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Tuesday, June 4, 2024

URI and Rhode Island Energy partnering to propel research on renewable energy, energy alternatives, sustainability

URI cuts a deal with energy utility

Editor's Note: Since 2000, PPL has committed at least 40 violations resulting in fines of over $205 million. Nearly all involved air or water pollution. Here is a break-down of PPL's violations from the Good Jobs First Violation Tracker:

Often programs like the one involving URI are ways that law-breaking corporations "green-wash" their problems by appearing to do good deeds. However, in most cases, the profits from the illegal acts far exceeds the fines companies pay and the "contrition" payments they make.

As a general rule, I think organizations like URI should do a little due diligence to prevent themselves from doing business with criminals.   - Will Collette

University of Rhode Island President Marc Parlange and Greg Cornett, president of Rhode Island Energy, Friday announced a strategic partnership that will propel important research in renewable energy, energy alternatives, and sustainability. The partnership brings together researchers at URI and the PPL Corporation, a Pennsylvania-based energy company composed of Rhode Island Energy, LG&E, Kentucky Utilities, and PPL Electric Utilities, which serves 3.5 million customers in four states.

“This new industry-university collaboration will enable URI and Rhode Island Energy to advance and accelerate important work to help realize sustainability goals,” said Parlange. “The joint projects created by this agreement will address the critical need to develop innovative solutions to support transition to renewable energy in Rhode Island while also contributing to economic development across our state.”

“We are proud to announce this partnership between Rhode Island Energy and URI as it has such an important impact on the economic development of Rhode Island beyond supporting research endeavors,” said Cornett. “I am especially glad to see it provides opportunities for students to participate in these activities and gain a competitive advantage in ocean renewable energy.”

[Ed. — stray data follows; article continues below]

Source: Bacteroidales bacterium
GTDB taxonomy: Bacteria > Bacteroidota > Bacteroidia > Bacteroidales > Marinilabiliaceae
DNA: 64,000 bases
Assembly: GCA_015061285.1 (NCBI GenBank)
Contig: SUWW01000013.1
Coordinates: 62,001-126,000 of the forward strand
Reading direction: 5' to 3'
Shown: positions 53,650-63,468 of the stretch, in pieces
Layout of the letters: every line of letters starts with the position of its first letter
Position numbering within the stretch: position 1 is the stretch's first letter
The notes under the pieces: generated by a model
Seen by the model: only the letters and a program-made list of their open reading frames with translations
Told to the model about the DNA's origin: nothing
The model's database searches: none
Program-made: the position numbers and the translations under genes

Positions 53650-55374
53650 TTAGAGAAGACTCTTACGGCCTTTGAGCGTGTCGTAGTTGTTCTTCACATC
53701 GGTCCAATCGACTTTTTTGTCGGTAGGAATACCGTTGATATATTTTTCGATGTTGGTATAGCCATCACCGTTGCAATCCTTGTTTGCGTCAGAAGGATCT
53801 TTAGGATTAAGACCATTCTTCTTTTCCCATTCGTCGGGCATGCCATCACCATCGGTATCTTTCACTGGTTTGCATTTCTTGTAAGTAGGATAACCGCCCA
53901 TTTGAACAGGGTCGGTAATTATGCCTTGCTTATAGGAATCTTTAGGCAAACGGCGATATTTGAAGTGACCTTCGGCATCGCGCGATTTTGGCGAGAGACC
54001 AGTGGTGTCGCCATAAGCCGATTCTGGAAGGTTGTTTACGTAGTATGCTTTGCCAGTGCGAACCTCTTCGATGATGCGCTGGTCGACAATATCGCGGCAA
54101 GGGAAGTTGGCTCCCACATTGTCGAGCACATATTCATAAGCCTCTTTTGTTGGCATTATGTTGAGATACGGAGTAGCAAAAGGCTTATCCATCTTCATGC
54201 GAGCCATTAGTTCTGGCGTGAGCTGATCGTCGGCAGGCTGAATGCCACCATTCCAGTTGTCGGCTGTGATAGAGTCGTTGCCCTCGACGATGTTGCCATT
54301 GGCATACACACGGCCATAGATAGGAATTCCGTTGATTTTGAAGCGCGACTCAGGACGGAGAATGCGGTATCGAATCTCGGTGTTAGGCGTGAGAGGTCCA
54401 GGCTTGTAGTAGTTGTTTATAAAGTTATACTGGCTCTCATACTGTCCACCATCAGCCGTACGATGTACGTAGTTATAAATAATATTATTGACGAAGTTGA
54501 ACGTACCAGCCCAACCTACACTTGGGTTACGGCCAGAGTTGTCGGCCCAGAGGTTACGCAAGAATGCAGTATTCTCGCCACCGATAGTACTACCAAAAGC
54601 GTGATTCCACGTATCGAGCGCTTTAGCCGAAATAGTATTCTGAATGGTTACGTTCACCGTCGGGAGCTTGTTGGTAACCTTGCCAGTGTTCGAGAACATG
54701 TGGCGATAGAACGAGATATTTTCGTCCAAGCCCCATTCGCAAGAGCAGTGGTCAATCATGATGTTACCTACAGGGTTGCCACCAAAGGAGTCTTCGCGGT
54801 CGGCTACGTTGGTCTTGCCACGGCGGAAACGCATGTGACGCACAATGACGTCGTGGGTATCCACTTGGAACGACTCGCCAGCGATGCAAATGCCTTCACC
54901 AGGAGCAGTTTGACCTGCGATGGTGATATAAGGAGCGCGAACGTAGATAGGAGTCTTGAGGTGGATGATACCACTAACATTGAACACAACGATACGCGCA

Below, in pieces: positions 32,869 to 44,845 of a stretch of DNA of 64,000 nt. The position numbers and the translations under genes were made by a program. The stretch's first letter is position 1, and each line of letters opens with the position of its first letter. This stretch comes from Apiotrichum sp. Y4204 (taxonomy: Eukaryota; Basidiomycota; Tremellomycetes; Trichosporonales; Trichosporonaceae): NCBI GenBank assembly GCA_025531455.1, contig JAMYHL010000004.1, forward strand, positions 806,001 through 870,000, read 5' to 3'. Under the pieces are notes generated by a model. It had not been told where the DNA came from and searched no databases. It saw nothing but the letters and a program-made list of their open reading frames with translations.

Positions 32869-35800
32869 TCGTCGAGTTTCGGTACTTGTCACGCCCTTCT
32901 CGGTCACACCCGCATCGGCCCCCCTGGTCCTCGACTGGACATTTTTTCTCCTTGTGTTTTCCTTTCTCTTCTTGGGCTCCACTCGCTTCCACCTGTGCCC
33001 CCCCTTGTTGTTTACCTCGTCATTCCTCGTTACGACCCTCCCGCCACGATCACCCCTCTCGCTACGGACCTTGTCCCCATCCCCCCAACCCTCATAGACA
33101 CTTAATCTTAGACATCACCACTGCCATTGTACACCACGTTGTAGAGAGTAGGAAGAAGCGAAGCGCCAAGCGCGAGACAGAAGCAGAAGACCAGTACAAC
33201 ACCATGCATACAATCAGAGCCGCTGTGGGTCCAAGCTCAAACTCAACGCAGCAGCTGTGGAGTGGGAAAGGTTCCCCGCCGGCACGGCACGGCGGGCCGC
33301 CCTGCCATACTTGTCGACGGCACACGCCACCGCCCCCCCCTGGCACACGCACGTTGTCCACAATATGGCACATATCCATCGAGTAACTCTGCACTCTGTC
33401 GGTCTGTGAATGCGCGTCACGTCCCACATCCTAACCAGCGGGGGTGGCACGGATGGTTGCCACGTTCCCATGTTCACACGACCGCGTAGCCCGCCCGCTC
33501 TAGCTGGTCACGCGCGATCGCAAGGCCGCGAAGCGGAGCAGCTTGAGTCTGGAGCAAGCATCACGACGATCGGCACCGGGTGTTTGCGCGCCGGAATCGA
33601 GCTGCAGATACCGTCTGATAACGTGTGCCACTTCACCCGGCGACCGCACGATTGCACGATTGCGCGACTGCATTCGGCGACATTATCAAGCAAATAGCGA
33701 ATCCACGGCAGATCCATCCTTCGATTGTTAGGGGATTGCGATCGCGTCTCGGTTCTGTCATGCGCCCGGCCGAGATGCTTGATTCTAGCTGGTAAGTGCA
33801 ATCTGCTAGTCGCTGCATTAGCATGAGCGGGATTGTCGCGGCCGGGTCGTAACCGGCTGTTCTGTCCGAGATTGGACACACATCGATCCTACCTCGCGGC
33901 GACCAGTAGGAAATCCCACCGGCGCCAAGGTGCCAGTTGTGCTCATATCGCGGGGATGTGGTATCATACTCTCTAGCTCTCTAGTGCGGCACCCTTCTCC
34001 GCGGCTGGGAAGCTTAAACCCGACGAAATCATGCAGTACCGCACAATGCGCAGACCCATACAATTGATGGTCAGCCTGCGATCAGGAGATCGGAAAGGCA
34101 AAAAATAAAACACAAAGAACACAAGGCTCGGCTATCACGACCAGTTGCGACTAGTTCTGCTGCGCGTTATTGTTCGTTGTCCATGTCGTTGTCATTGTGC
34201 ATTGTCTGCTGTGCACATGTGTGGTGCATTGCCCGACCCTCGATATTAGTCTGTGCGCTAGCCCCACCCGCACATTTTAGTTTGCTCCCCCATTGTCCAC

As part of the agreement, Rhode Island Energy has launched the $100,000 Brighter Futures scholarship at URI that will support URI students passionate about clean energy, sustainability, decarbonization, and grid reliability. Research collaborations will also provide opportunities for student participation, enabling graduates to join the fast-growing sector of ocean renewable energy.

For PPL, the partnership with URI is among numerous higher-education collaborations it has developed to further research initiatives to reach its sustainability goal of achieving net-zero carbon emissions by 2050. Its research and development priorities include renewable integration, carbon capture and sequestration, geothermal, long duration energy storage, advanced nuclear technologies, distributed energy resources, and next generation smart grids.

Rhode Island Energy and PPL selected URI as a strategic partner to address research in offshore renewable energy, climate change, grid decarbonization, nuclear technology advancement, and carbon capture, among others.

The energy company has also worked with URI on the preparation and submission of several National Science Foundation research grants. URI faculty in ocean engineering and the Graduate School of Oceanography recently received an award of $250,000 – with the University of Kentucky and PPL as partners – to study the possibility of carbon capture in the ocean.

In its mission to support the state’s robust blue economy, the URI College of Engineering has formed numerous research collaborations, including a recent $2.5 million award from Revolution Wind, a partnership between Orsted and Eversource to build a 704-megawatt offshore wind farm serving Rhode Island and Connecticut. The award supports research to monitor lost or abandoned fishing gear and ecosystem diversity during construction and operation of wind farms.